[SCORE: A FILM MUSIC DOCUMENTARY screens Wednesday April 5th at 7:00 pm at the Cedar Lee Theatre, Friday April 7th at 3:15 pm at Tower City Cinemas, and Saturday April 8th at 11:10 am at Tower City Cinemas as part of the 41st Cleveland International Film Festival.]
Review by Bob Ignizio
As SCORE: A FILM MUSIC DOCUMENTARY points out early on, the movies have never truly been silent. Even in the earliest days of film exhibition, they were accompanied by music. At first this was just a practical consideration; a way to cover up the sound of the film projector. But in time, scores would be written specifically to go with a particular film, the music often serving to help emphasize certain emotions or actions depicted onscreen.
Written and directed by Matt Schrader, SCORE spends only a brief time on the silent era, when scores were generally performed live by an organist. Its main focus is the advent of recorded sound in film, when film music started being fully integrated with movies. It's an interesting and sometimes surprising history. For instance, we learn how it was KING KONG that first truly showed the power of a good orchestral score to improve a film.
Traditional orchestral scores, whether rooted in classical music or jazz, are given the most screen time in SCORE, and that's arguably as it should be. When the average moviegoer thinks of film music, they probably think of a pieces by Bernard Herrman, Henry Mancini, John Williams, or Elmer Bernstein.
But there's more to film music than that, and SCOREdelves into some of those areas. Just not as deeply as I might have wished. The influence of rock and the avant garde in the sixties and seventies is represented by John Barry's JAMES BOND work, Ennio Morricone's theme for THE GOOD, THE BAD, AND THE UGLY, and Jerry Goldsmith's atonal score for PLANET OF THE APES, but frankly that just scratches the surface of the nontraditional sounds that came out of the era. Morricone alone was responsible for a huge body of work during that time that pushed the boundaries not just of film music, but of music, period. But all we hear about here is that one spaghetti western.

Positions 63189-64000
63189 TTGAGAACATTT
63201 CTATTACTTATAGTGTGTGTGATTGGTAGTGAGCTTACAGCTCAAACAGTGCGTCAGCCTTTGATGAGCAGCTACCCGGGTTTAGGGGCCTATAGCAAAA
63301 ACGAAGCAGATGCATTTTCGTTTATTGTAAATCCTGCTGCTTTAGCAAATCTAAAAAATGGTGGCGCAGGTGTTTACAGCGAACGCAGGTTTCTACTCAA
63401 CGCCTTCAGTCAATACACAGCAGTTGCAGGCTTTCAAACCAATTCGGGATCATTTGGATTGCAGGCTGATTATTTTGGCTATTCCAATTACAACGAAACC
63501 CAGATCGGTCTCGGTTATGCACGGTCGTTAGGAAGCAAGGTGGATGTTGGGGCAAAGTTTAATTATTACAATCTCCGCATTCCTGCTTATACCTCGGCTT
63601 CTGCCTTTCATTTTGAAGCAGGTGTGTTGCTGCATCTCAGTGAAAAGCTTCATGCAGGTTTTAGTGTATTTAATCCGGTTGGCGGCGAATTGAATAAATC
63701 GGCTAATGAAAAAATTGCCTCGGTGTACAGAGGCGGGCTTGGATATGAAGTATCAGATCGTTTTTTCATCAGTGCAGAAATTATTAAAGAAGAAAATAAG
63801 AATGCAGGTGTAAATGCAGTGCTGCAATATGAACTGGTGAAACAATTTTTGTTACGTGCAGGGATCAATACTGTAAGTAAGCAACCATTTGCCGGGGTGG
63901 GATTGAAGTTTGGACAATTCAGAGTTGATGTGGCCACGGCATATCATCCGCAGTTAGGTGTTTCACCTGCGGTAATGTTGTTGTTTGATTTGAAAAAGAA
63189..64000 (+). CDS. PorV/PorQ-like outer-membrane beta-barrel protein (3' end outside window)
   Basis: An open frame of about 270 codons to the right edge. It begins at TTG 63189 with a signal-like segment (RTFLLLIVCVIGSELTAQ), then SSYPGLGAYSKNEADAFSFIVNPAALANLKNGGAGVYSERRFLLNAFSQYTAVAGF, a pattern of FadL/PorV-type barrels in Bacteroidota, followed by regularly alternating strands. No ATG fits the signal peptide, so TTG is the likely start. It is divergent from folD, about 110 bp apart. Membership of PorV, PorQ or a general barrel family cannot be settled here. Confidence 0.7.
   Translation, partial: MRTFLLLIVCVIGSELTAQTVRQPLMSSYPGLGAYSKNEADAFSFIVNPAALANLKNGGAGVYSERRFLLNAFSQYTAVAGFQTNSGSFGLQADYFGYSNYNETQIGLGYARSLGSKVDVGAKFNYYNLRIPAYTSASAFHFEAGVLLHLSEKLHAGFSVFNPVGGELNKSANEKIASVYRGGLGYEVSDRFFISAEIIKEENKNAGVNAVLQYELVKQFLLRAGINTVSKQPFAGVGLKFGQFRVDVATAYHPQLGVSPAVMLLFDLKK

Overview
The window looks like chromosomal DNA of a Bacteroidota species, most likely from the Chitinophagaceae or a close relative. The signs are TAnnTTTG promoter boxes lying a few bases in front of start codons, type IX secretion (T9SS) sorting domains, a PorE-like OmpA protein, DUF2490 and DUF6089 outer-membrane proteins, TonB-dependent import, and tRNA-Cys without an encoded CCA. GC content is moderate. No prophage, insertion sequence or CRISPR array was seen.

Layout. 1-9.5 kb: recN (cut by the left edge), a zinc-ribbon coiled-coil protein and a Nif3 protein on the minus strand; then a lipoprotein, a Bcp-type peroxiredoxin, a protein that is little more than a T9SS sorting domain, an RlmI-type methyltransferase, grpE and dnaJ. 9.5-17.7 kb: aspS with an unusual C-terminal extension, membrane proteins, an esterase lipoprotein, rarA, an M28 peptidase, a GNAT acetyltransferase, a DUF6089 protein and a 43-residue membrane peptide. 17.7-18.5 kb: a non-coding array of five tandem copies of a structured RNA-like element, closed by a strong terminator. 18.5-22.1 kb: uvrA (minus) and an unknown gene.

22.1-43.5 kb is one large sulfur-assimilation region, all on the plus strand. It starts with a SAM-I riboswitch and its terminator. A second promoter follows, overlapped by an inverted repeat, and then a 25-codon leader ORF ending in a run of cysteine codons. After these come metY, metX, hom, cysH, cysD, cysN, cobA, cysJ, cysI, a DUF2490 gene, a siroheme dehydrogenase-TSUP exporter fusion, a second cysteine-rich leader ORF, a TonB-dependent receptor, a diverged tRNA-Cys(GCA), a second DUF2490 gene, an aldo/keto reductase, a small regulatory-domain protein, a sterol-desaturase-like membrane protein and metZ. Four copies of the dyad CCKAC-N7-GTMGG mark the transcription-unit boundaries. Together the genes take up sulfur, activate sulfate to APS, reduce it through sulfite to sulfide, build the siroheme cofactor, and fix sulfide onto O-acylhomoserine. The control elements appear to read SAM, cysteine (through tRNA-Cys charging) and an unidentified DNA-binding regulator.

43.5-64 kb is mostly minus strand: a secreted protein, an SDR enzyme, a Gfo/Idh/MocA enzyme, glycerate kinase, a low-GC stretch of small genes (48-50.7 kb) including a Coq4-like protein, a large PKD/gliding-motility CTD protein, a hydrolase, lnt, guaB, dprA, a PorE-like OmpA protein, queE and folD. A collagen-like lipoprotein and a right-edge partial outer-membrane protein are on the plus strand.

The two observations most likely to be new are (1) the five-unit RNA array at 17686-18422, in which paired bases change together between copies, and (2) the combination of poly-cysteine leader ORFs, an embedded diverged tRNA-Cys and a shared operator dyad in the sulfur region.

The film's subjects are also extremely white. This is partly due to the fact that film composing has largely been the domain of white artists, but there are nonetheless a number of important non-white composers. At least Quincy Jones pops up a few times, but to not even mention the iconic Isaac Hayes score for SHAFT, let alone more modern film composers like RZA, seems a glaring omission.
SCORE fares much better when it comes to undisputed giants of mainstream Hollywood film music. The film spends a good deal of time on John Williams, and deservedly so. Danny Elfman and Hans Zimmer are also given their due. But even in these cases, it sometimes feels as if SCORE is only scratching the surface.
Oh, and where the heck is John Carpenter in this thing? He's one of the few directors who scores his own films, and his work as a composer has been extremely influential.
So yeah, there are definitely some gripes about what's not here. But what is here is good, and serves as a decent introduction to the world of film music. So with some caveats, I recommend checking this out. If you're a serious film music junkie like me, though, you may well find yourself wishing for more. Hey Netflix, miniseries, maybe? 2 ½ out of 4 stars.